Saddle Creek Retention Treatment Basin Project


This time lapse video illustrates construction progress at the  Saddle Creek Retention Treatment Basin. The opening perspective is looking southwest from 64th and Arbor Streets and the time lapse covers the period from June 2019 through November 2020. Construction activities occurring on the top half of the screen feature a temporary earth retention system, soil excavation and installation of deep foundations supports. Activities on the bottom half of the screen are occurring in the stream channel and include a new combined sewer diversion structure; two, 120-inch sewers and a new concrete channel liner. The vertical, steel beams you see are known as H-piles. H-piles are commonly used in deep foundations and are driven into the ground to support the structure. This work was completed in April 2020. At the 35 second mark, the camera moves to look northwest at basin construction. You will notice Baxter Arena towards the top of the screen. Construction activities include the concrete slab basin and walls being poured. At the end of the video, the contractor is placing fill material along basin walls. Construction over the next six months will focus on completing the basin exterior walls and interior walls and columns.



Basin exterior walls are nearly complete. Interior walls and columns concrete pours continue.

  • Early Soils Removal – Q3 2016
  • 66-inch Sewer Install – Winter 2020
  • Basin Concrete – Winter 2020
  • Operations Building – Summer 2021
  • Chemical Building – Summer 2021
  • Substantial Completion – Winter 2023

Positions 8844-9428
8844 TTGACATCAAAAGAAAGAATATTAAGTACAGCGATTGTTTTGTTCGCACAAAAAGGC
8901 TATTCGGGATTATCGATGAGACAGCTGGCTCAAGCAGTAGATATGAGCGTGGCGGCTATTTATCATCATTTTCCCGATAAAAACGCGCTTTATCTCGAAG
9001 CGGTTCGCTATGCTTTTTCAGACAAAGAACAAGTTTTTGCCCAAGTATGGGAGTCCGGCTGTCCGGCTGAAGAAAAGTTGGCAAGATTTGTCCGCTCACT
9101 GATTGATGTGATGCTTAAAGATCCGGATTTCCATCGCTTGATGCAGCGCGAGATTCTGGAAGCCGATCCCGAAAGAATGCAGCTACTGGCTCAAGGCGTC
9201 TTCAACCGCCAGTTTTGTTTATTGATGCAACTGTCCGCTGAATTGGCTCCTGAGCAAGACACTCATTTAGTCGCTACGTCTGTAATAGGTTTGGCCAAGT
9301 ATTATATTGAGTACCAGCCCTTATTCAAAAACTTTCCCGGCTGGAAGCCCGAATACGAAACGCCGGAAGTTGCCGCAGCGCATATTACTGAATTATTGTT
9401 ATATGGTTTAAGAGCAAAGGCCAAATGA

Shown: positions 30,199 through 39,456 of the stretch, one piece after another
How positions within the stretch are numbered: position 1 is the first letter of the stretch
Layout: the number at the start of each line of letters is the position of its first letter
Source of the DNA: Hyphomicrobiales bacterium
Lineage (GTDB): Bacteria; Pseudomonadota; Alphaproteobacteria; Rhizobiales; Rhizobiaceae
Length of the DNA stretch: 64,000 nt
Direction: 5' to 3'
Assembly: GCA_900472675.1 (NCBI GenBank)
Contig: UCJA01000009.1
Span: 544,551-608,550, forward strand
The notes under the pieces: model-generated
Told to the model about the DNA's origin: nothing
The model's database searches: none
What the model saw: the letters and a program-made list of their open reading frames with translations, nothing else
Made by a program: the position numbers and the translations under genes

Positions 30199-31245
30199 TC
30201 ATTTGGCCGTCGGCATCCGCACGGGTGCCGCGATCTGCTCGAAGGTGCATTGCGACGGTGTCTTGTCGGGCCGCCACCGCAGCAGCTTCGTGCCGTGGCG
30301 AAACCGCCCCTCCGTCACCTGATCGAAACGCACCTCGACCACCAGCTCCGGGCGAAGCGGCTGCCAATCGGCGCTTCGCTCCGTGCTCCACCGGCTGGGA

• Final Completion – Summer 2023

Cost at Completion

  • Early Soils Removal – $2.2 million


Project Description

The purpose of the Retention Treatment Basin (RTB) is to capture combined sewage and store or  treat it during wet weather events. Combined sewage will be diverted from the Saddle Creek Sewer and conveyed to the RTB headworks, where large materials like cans, rocks, tree branches and floatable solids are removed using a grit pit and mechanical screens. Directly following screening, a disinfectant is added to the combined sewage flows to kill or inactivate pathogenic bacteria. For small wet weather events, the combined sewage will be fully captured (retained) in the underground basin.  For larger events, the underground basin will completely fill up and then a dechlorination agent is added just prior to flows discharging through an overflow channel to the creek.

The RTB will use dewatering pumps to empty the facility after a wet weather event has ended. These pumps will convey captured combined sewage volume into the downstream Papillion Creek Interceptor sewer for treatment at the Papillion Creek Water Resource Recovery Facility (PCWRRF).

Above ground improvements include a building to house controls, grit and screening equipment, and chemicals.  The building will provide office space for full-time operations staff, some additional city offices and maintenance for the facility.

An odor control system will be installed to address the risk of odors from the facility. The site will include fencing and lighting for security purposes. Deliveries will occur regularly but are not expected outside of typical business hours.

Over 190,000 tons of soil have been excavated for the construction of the 3.3 million gallon below-ground basin. Once completed, the RTB will capture and treat a combined sewage flow rate of up to 160 million gallons per day.
Steel beams have been driven into the soils below the concrete basin to support the facility’s structure. These 848 steel beams (approximately 13 miles in total) support the weight of concrete, water, soil and other building materials. While 90 percent of the pile driving was completed by May 2020 for the underground basin, additional deep foundation supports will be installed in January 2021 for the above-ground operations and chemical buildings.

The concrete work for the first phase of the channel and diversion structure was completed in early 2020.

Construction from summer 2020 to fall 2021 will focus on placing rebar and concrete pours for the basin. Approximately 25,000 cubic yards of concrete, roughly 2,500 truckloads, will be used to construct the basin and the facility’s walls.

Updated February 2021

Saddle Creek Retention Treatment Basin, Artist's Rendering